No spaces between the words and no punctuation. And Latin, a language famous for its multitude of case and verb endings essential in making a phrase make sense, was made that much harder. No spaces meant non-Latin speakers were struggling with reading, and where the Romans and Greeks may have chosen to read out loud, (or not, depending on who you ask), the Insular Christians needed to. Needless to say, it got annoying.
So they said screw-all to those traditionalists down south, and began to use spaces between their words.
And just like that, written language was changed forever.
Here’s why. The old way, witheverythingwrittenlikethis, the letters were independent of each other. It’s only by concentrating and sounding them out that they become words that you associate with real-life things. But the moment spaces were added, the words became a kind of pictograph. As in languages like Chinese, where a symbol represents an object or a concept, these individual word units started visually representing what they stood for. It was no longer just the auditory senses that could understand what was written. You read the word ‘bench’ and you saw a bench, not just letters that spelt out ‘bench’.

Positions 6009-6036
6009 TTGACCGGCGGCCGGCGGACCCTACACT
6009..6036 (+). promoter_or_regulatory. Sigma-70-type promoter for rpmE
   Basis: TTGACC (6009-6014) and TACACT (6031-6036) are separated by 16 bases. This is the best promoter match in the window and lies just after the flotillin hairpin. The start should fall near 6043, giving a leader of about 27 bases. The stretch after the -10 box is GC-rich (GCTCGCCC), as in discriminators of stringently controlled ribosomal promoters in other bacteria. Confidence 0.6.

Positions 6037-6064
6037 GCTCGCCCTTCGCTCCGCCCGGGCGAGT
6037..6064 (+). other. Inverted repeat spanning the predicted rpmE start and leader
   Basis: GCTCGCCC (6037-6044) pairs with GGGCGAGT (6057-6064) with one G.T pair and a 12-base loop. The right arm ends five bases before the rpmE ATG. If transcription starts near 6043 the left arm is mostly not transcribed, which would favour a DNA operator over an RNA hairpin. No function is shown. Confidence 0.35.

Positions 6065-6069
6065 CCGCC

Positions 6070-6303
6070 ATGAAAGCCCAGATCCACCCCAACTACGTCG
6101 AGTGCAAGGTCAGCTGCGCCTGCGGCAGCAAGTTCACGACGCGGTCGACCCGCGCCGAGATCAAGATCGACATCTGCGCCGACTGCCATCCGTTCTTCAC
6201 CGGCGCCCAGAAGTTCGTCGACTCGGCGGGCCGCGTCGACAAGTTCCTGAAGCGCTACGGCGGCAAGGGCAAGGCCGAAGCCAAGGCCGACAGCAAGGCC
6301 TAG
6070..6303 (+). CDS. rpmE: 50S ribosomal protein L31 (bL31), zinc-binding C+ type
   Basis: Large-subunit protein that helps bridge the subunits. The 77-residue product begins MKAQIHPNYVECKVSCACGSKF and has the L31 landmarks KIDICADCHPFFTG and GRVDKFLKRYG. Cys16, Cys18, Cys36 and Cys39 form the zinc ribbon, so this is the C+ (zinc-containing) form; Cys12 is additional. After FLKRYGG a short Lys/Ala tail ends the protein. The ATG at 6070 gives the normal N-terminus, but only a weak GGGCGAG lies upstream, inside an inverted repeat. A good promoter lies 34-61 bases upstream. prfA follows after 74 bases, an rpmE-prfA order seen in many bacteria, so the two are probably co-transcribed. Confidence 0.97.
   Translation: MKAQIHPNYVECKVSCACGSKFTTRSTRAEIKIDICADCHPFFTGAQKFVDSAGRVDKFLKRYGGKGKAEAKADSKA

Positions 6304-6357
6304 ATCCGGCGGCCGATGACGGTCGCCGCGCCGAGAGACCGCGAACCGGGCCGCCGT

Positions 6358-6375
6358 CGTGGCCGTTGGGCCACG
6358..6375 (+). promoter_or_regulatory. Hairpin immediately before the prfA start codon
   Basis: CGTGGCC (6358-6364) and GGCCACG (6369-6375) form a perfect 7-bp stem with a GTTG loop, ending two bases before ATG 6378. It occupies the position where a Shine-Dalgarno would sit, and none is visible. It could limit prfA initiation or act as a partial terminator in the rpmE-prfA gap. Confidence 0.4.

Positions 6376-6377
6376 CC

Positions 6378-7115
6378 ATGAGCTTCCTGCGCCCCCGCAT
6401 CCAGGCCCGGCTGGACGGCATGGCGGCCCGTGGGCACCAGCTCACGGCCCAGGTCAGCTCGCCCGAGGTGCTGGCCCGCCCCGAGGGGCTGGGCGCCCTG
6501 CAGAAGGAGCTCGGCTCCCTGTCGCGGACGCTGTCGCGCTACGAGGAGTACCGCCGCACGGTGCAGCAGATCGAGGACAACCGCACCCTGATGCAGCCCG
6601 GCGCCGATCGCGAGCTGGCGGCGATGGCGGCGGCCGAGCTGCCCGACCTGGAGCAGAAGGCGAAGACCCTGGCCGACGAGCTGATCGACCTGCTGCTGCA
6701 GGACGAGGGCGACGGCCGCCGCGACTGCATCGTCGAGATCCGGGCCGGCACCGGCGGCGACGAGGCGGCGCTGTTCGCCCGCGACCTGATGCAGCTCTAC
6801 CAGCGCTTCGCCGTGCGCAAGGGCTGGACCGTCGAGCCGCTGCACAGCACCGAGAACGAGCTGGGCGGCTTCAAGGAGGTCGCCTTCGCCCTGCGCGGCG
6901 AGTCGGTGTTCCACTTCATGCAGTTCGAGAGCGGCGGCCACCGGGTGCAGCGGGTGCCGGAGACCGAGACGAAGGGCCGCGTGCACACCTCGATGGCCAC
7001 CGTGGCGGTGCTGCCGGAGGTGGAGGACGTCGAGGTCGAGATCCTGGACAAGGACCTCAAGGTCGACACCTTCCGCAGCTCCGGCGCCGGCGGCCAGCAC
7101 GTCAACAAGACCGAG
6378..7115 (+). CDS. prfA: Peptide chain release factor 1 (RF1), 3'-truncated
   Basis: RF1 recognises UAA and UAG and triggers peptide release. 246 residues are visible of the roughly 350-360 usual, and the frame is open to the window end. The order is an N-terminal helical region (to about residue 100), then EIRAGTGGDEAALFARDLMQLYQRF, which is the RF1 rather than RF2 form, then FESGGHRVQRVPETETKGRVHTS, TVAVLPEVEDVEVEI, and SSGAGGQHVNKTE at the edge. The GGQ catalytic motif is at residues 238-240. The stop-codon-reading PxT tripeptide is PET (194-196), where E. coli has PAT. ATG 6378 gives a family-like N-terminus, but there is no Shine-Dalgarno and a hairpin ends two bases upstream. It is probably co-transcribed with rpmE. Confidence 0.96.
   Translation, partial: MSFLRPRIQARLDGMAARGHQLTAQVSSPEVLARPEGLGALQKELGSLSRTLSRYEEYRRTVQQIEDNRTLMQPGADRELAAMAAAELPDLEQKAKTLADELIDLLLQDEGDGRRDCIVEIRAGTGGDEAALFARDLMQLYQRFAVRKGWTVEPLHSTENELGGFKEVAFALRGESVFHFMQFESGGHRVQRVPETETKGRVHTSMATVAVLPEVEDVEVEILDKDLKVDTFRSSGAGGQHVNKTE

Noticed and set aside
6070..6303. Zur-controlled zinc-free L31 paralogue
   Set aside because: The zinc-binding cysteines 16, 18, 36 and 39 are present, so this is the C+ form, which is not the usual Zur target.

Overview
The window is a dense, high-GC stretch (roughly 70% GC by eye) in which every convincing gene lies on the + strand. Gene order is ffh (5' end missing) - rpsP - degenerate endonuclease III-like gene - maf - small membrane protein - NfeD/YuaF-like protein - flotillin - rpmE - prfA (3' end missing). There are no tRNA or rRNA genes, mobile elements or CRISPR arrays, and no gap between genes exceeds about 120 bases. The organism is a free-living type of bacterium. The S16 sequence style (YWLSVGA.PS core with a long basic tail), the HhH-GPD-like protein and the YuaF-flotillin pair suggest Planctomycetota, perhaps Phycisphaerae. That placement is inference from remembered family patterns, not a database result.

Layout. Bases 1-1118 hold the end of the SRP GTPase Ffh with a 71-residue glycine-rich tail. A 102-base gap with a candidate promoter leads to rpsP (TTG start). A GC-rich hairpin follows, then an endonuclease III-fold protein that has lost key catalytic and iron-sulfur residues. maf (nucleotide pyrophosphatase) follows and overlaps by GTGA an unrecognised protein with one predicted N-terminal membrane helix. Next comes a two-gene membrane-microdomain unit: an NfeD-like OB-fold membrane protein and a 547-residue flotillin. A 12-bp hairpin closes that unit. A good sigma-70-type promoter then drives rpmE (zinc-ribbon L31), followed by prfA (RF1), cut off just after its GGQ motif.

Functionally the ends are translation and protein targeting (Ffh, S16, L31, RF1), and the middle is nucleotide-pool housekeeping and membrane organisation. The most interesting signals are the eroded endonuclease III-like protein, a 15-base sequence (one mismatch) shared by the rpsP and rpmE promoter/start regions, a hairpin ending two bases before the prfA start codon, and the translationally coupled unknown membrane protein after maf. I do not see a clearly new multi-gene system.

It was in the Carolingian Renaissance, around 800 CE with Charlemagne at the head, that using spaces and punctuation became law. He basically said that he didn’t care what script (or font) was used as long as both were present and as long as, for the love of god, people stopped usng abbr fr evrythng just to save space on expensive parchment. But that latter thing is a different story. (Basically, not everybody used the same abbreviations, things became confusing and…yeah, you get the picture.)